From the museum we walked up to the Castillo de Santa Bárbara which overlooks the Alicante harbour. For a small fee (about €3) there is a lift available to whisk you up to the castle, but the walk up from the museum and down the other side toward the harbour was not particularly onerous and quite pretty. The castle itself does not have an entrance fee, and all of the signage included English captions! It was originally an Arab fortification (9th century) but was captured by Castilian forces in the mid-13th century. Over time the castle changed hands several times but by the 18th century had been virtually abandoned, though it did occasionally serve as a prison. It is built on Mount Benacantil (really more of a hill than a mountain) and on the southwestern slope is a natural rock formation known as the Moor’s Face – with a bit of squinting and the right lighting it does resemble a human face and is memorialized on the City’s coat of arms.
We spent one day driving down the coast to Cartagena. We really liked this city’s vibe, and my inner geek loved the history. You know you can’t read one of our posts without getting some historical facts, so here’s my very brief synopsis: in late antiquity, the Carthagenians (from the area of modern day Tunisia) were an extremely affluent, political powerhouse, and their capital Carthage (which means “new city”) was an important trading hub on the Mediterranean. They were brilliant mariners, and the Romans HATED them! In 228 BCE they established a foothold on the Spanish coast, named it Carthage (they may have been politically astute but not very creative) and began to spread inland. About 20 years later, the Romans ousted them from Spain and renamed the city Carthago Nova (literally the “new new city”). The Romans and Carthagenians continued to do battle in the Mediterranean for the next hundred years with Rome finally emerging victorious and wiping virtually all evidence of the Carthagenian culture from the earth. Not surprising then, what archeological evidence remains in Cartagena is Roman. During a neighbourhood revitalization project in 1988 the remains of a theatre were discovered not far from the harbour.
If you find yourself at the theatre, and actually want to go into it, you must enter through the Museo Del Teatro Romano which is located a couple of blocks west of the theatre, in the Plaza Ayuntamento across from the City Hall (trust us, this was not an obvious entrance to locate). The museum was okay (entry fee of €6 / $8.50 CAD) and included English information, but you can get a pretty good sense of the theatre by just looking down into it from the pathway behind.
From the theatre we walked further up the hill to the Castillo de la Concepción, which we didn’t go into, but it offered a great view point over the City.
There is a very good naval museum (located on the harbourfront) which was free on the day we visited (I think because of Covid) and we enjoyed learning a bit about underwater archaeology.
Lovely architecture can be found throughout Cartagena’s old town and it made for a great day trip.
We popped into Murcia on our way back to El Campello to appreciate the stunning architecture of the Cathedral Church of Saint Mary – worth the detour off the highway.
Just before we left El Campello to head inland for our last few days in Spain, we took a quick trip north to Valencia to view a boat some friends of ours were interested in purchasing. We took this opportunity for a quick walk around the old town, which was absolutely charming, although finding parking was quite the challenge – we probably drove around for 15 or 20 minutes before finally finding a spot (and it was a good 15 minute walk from the old town).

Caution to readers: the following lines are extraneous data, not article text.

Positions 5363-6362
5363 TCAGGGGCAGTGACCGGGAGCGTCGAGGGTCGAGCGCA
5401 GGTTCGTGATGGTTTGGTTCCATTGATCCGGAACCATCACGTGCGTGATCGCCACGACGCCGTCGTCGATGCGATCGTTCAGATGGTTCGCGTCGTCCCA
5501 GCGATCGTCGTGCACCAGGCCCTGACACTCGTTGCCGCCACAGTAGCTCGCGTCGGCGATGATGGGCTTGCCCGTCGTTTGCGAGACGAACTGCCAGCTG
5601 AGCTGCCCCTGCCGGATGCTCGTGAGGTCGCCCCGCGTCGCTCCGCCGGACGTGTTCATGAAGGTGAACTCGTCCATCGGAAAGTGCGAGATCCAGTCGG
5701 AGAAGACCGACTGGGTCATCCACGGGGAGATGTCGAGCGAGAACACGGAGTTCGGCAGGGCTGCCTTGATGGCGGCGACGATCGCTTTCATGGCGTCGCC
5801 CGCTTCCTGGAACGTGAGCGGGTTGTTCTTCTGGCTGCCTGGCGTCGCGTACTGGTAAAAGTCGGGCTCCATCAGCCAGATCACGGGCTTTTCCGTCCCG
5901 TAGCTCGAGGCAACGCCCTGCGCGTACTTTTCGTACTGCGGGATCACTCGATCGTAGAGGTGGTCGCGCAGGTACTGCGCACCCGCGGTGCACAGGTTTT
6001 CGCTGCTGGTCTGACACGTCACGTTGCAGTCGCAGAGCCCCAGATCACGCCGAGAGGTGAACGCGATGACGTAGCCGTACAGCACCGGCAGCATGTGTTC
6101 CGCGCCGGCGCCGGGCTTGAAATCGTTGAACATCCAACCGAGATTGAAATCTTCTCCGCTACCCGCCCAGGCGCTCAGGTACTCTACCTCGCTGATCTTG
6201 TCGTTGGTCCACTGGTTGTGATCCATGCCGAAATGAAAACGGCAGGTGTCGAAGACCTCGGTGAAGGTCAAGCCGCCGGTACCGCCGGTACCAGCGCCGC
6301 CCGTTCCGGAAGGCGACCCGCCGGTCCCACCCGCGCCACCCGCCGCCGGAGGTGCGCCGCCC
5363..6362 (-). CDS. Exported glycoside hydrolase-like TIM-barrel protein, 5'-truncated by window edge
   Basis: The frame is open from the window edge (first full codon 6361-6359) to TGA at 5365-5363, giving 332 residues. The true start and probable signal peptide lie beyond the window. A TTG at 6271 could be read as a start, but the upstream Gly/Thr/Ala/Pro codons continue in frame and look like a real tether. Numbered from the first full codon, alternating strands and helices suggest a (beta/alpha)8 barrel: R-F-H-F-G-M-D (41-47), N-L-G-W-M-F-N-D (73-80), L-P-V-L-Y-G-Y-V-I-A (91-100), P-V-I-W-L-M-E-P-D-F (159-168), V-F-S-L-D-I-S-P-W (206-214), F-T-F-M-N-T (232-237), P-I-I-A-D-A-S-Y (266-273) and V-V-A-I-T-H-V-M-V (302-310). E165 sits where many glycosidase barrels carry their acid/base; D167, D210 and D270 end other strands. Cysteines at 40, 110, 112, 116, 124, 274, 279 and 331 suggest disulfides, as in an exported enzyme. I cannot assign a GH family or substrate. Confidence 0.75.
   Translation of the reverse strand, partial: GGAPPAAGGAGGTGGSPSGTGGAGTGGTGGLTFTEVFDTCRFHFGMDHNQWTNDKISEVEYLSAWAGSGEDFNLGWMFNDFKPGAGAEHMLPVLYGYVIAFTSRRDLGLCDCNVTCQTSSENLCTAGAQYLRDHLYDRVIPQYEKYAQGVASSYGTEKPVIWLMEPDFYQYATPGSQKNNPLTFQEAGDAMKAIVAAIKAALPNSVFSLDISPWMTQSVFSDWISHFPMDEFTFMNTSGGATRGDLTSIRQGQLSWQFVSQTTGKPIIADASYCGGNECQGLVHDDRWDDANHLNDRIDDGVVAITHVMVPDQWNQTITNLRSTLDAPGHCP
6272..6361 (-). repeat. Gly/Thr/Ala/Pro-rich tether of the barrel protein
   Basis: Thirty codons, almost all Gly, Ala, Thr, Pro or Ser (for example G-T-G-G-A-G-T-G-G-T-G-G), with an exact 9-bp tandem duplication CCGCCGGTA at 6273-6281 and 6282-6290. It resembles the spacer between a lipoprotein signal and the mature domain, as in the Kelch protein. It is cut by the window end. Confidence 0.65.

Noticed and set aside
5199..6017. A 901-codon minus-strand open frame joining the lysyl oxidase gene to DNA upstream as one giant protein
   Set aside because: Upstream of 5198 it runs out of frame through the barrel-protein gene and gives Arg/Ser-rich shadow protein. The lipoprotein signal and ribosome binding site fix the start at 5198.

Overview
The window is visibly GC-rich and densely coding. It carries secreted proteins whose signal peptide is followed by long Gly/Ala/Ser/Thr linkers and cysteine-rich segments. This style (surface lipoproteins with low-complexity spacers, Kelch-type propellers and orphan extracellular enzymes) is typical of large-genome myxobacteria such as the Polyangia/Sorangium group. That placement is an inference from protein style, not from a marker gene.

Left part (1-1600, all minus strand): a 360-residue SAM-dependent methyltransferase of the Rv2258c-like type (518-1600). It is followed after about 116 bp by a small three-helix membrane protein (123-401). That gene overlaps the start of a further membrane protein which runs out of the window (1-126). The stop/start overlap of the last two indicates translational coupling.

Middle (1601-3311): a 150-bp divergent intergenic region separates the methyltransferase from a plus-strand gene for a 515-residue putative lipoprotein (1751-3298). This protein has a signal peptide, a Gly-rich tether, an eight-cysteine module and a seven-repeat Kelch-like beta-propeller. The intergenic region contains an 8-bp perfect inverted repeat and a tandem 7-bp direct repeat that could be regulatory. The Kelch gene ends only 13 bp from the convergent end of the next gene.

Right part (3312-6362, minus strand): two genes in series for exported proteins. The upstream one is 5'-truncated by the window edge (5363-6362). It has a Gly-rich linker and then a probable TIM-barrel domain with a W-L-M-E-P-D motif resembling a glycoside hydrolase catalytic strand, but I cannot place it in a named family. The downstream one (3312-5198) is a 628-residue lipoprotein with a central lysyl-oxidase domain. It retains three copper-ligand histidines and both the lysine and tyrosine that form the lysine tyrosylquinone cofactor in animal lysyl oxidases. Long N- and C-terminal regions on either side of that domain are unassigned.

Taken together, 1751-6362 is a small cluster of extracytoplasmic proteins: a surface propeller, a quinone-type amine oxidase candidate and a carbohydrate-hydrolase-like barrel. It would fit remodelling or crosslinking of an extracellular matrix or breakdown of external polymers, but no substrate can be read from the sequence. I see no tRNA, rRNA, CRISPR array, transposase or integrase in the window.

Us (our thoughts on the area) – This was not our first trip to Spain, but was the first time in this area and we would happily go back. Food is delicious, wine is excellent, people are friendly, there’s history, and beautiful architecture – it ticks all the boxes. Off now on a road trip through Don Quixote country to the city of Toledo.
Restaurants – We traded our penchant for Turkish baklava for chocolate pastry in Spain. Our favourite bakery shop was located right at the south entrance to the Mercado tram station in Alicante – La Masa de Tomasa – nutella filled croissants dipped in chocolate, need I say more.
I was surprised that Spaniards rarely drink what we think of as Sangria. Their version is called tinto de verano which is red wine mixed with lemon soda (usually Fanta) and generally consumed in the summer – I confess, not a winning combination in my opinion.
Dining out often proved to be a challenge as many restaurants in Spain do not open for dinner until 8pm and eating that late is just not part of our regular routine – we managed though and did have a few meals out, but generally (to keep our costs down) choose to cook at home. I was delighted to note that the price of a glass of house wine was often the same as ordering a soda pop, so, naturally, I always ordered wine when we ate out!
Speech – A 2020 survey found that most Spaniards (about 65%) do not speak/understand English, and of the remaining few who do speak it, most admit they don’t speak it very well. The more touristy the area, the higher likelihood of some English, however we found very few English speakers during our time in Spain – Google Translate was a godsend! Another interesting note is that in this part of Spain, a ‘th” sound is used for the letter “c” – as in Gracias – Grathias / Barcelona – Barthelona).
These were the words/phrases we found most helpful to know:
- Hola – Hello (pretty standard greeting throughout the day);
- Buenos Dias – Good Morning;
- Buenos Tardes – Good Afternoon (used between noon and sunset);
- Buenas Noches – Good Night;
- Mucho Gusto – Nice to meet you;
- Adiós – Goodbye;
- Hasta Pronto – See you soon;
- Sí – Yes;
- No – No;
- Por favor – Please;
- Gracias – Thank You;
- Muy bueno – Very Good;
- Estoy perdido(male) / Estoy pérdida (female) – I am lost;
- Yo no comprendo – I do not understand;
- Uno, Dos, Tres, Cuatro, Cinco, Seis, Siete, Ocho, Nueve, Diez – 1,2,3,4,5,6,7,8,9,10 (very helpful when ordering pastry);
- Lo Siento – Sorry.